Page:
Generally, if the person most responsible for the “accident” (being responsible implies some causal link, of course, whereas “accident” implies – often incorrectly – a guilt-free event) admits their role, hadn’t been outrageously negligent, and apologizes promptly, fully, and sincerely, all parties are satisfied, particularly if there’s a learning experience involved that reduces the chance of the accident repeating.
That’s how it works with aviation safety, for example.
But if the person who was responsible for the accident denies it, blames other people, laughs at you for suggesting it was their responsibility, persuades your friends to believe them rather than you, bribes the police, and refuses to admit any responsibility at all, then ultimately starts blaming you for the accident, it becomes much harder to feel good about the event and the outcome.
I have of course just described the appearance of the coronavirus in Wuhan, haven’t I, and China’s reactions – starting off with pretending the virus didn’t exist, then claiming it wasn’t a serious infection, and couldn’t be passed from person to person, then blaming it on some convoluted path between bats in caves 950 miles away, pangolins (an animal most of us had never heard of before), and a seafood market – a market that just happened to be over the road from the Wuhan Center for Disease Control and a few miles away from the Wuhan Institute of Virology.
China clearly believes the best defense is a strong offense. The country first brought pressure on WHO, causing WHO to delay by up to three months its acknowledgement of a crisis unfolding (“up to” because it depends what trigger point you start counting forward from), then, through its friends and financial dependents around the world, made sure that social media such as Facebook, and “fact-checkers” galore either deleted or refused to publish or flagged any suggestion that the virus’ origins were not a natural coincidence. Scientific journals refused to publish papers from respected scientists on the topic, and “conventional wisdom” eagerly vilified anyone daring to raise such a “crazy conspiracy theory”.
The irony was that while they were being accused of being conspiracy nutters, the reality has always been that anyone with half a brain and an open mind could always clearly see that the most likely source of Covid was from one of China’s virus labs. In ironic reality, the real nutters were the people making laughable statements such as “it is impossible to genetically engineer a virus like this without leaving traces”, or just to outright say “it is impossible to make a virus like this”. (Were they lying, or just ignorant on a topic they were claiming to be experts on?) These days, it takes little more than a home chemistry kit to genetically engineer viruses (well, a bit more than a home chemistry kit, but surprisingly and terrifyingly not as much as you’d think), and researchers are doing it, every day, all around the world.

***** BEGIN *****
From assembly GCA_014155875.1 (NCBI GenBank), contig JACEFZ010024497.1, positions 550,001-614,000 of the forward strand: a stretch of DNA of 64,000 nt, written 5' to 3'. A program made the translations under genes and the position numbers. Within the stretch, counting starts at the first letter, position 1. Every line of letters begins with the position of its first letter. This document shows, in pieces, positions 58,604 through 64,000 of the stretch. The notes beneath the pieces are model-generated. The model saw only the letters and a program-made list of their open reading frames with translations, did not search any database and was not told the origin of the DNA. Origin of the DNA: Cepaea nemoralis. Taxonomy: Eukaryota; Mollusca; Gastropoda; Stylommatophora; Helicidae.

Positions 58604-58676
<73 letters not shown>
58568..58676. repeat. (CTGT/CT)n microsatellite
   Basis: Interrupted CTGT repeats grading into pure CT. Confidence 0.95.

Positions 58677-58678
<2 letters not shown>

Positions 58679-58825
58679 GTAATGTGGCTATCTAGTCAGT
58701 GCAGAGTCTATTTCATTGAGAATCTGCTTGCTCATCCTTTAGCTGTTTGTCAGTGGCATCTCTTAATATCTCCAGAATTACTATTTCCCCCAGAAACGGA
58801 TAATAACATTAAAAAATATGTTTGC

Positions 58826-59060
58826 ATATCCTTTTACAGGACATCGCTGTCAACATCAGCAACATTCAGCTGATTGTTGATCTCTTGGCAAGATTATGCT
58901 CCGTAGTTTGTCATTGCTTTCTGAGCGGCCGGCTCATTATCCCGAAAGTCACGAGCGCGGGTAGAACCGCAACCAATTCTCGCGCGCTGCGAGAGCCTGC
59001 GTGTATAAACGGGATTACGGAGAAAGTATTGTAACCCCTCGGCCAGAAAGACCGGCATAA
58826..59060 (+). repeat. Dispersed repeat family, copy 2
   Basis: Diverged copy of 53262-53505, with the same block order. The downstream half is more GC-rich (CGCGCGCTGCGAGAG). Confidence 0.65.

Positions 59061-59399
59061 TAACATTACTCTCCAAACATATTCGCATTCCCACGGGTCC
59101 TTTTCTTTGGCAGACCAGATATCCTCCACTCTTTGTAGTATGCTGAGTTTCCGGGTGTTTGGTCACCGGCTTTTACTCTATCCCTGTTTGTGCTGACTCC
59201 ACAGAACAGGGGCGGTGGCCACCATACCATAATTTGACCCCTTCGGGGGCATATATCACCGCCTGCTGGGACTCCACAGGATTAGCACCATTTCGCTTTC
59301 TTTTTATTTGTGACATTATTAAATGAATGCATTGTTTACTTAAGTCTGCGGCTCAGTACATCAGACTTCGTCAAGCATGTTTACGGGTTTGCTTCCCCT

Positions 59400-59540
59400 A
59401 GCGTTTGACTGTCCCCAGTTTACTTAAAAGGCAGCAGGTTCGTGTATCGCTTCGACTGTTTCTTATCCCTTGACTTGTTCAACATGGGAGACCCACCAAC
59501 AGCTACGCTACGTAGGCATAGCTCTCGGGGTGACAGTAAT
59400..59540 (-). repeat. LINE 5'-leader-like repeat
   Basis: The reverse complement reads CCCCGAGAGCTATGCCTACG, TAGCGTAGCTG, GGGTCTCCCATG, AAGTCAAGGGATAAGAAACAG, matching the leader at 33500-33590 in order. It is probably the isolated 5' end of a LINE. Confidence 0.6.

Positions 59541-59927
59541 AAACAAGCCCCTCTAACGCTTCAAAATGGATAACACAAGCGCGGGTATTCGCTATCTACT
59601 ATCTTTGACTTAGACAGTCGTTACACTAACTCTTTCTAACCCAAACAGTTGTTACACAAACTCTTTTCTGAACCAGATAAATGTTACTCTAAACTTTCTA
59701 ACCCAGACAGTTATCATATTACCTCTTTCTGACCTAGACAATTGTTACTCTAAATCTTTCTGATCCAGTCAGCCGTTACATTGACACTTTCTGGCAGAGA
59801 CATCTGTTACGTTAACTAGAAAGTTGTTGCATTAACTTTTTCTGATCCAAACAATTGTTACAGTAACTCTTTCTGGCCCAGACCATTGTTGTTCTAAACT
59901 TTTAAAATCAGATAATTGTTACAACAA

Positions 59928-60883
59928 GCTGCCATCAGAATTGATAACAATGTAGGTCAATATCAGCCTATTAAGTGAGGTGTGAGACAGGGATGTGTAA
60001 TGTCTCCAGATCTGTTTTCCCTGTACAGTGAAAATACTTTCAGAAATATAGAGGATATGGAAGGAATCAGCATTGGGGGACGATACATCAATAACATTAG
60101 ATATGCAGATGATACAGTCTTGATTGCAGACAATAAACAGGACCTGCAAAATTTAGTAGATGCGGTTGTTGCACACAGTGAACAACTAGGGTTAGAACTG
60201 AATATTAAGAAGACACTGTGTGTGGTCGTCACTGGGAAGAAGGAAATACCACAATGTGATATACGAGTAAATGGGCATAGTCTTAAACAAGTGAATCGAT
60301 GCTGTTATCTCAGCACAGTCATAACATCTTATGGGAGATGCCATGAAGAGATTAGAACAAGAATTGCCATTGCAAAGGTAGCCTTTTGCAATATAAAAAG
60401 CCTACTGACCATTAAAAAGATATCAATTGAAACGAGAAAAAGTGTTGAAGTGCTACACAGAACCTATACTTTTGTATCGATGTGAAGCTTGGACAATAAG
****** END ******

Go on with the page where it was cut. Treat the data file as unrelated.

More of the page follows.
Slowly there’s been a steady drip of inconvenient truths. We now know as certain truth that the bat virus that is most likely the original starting point for the evolved/altered Covid virus didn’t magically travel to Wuhan via long-distance flying bats (there is no such thing) and pangolins (an extraordinarily unlikely viral vector due to how the animals don’t socialize with each other), but in sample jars carried from the caves by the Wuhan virus researchers. The former pathway is conjecture, the latter pathway is known to have happened.
We now know that some of the researchers themselves appeared to come down with Covid-19 earlier in 2019. It also seems there may have been no mammals in the seafood market to pass the virus on to people (and almost certainly no pangolins – a most unlikely path for the virus in any case).
Yes, many but not all of the first cases can be traced to the seafood market. But what does that really mean? It is much more likely that the people who became infected there caught the virus from other people in the market, not from living or dead, fresh or frozen animals.